The auto industry's recent struggle keeps making headlines, but it isn't exactly news anymore -- sales have slumped, factories have shut down, and entire brands have been killed off. There is a bright spot, though, and as a result, many families are happily cruising in style. The crossover segment has enjoyed staggering growth, with a sales increase that's by far the highest in the industry, and automakers are still muddling the category with new contributions. Today, there are upwards of 70 crossovers sold in the United States.
The term "crossover" came into the lexicon less than a decade ago, when car buyers didn't really know what they were -- but they bought them anyway. What was once something of a catch-all category (tall wagons and sedans, rounded minivans, and compact SUVs) is now becoming more clearly defined despite a growing breadth of options. "Crossover" is now used almost interchangeably with "compact SUV," but some new entries are pushing those boundaries.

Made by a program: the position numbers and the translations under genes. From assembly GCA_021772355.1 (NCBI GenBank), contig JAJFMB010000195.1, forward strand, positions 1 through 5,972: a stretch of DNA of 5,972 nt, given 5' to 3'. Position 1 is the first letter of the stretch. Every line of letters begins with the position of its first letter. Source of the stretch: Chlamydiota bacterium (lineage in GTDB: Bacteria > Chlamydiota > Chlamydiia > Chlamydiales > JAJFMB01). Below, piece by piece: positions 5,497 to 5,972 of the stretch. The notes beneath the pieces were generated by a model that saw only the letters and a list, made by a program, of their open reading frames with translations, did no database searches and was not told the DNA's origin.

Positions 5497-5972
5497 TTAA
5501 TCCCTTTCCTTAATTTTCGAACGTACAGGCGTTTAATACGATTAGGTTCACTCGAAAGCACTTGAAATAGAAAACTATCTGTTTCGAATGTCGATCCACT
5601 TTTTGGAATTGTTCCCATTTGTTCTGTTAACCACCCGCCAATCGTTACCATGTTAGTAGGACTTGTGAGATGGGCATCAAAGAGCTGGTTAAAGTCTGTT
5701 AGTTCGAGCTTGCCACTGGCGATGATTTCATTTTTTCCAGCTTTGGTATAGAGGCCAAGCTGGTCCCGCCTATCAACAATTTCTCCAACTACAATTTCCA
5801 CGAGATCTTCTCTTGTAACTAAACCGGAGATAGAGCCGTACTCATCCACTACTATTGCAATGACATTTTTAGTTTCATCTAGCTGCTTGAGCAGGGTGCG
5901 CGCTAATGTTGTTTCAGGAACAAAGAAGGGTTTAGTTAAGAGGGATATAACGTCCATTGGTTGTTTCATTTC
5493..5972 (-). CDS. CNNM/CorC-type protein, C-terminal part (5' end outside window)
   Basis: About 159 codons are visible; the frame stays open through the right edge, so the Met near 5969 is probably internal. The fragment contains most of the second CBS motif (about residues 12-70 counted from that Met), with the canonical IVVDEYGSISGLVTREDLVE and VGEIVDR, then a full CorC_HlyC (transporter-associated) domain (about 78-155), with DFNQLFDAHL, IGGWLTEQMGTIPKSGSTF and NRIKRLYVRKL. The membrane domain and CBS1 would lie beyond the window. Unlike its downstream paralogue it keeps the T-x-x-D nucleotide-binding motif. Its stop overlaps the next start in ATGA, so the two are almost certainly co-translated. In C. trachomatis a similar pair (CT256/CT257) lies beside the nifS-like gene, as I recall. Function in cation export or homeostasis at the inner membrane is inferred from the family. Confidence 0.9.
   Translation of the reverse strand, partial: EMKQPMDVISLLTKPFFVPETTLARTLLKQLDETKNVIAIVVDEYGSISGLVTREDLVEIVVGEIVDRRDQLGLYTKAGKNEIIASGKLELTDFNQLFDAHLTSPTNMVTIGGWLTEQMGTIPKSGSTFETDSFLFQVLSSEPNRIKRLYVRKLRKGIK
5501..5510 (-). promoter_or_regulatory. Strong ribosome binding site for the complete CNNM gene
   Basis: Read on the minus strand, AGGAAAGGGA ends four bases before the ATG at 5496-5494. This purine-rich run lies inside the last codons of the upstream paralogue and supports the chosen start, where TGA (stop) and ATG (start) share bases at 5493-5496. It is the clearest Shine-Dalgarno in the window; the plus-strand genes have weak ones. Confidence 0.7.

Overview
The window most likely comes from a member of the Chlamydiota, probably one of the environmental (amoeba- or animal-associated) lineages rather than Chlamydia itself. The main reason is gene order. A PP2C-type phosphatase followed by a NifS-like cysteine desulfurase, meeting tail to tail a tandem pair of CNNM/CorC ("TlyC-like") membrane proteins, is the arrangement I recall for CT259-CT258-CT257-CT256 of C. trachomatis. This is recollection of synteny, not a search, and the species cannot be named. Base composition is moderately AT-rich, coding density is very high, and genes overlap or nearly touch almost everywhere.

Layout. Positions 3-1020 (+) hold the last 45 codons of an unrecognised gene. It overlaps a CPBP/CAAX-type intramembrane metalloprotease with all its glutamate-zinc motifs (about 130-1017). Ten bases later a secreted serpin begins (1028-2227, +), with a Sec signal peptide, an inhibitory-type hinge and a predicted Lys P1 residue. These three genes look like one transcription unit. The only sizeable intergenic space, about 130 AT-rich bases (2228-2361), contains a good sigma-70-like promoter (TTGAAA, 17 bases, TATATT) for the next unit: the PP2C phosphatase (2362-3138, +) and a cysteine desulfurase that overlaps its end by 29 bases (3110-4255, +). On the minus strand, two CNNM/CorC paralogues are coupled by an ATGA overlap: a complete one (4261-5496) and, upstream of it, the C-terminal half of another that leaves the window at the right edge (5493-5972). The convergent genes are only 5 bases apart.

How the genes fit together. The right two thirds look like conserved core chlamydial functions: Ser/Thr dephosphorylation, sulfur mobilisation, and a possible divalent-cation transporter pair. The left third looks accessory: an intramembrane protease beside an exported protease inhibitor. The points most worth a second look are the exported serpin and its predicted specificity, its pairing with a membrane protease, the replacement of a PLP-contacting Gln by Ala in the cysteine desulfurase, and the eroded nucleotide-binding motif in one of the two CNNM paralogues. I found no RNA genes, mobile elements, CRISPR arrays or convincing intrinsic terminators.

When SUVs became the go-to family vehicle, a somewhat rugged ride was accepted as part of the experience. But over time, comfort fell back into favor, and now crossovers are appreciated for their improved ride and handling characteristics. Generally, crossover passengers ride in more comfort than an SUV would provide. Because they're based on car platforms, not trucks (like traditional SUVs), they tend to be more stable and easier to drive. They can maneuver through smaller spaces, stop more quickly, and are easier to park. Easy drivability and a cushy ride tell only part of the story, though. Keep reading to find out why many new car shoppers think crossovers offer the best possible package.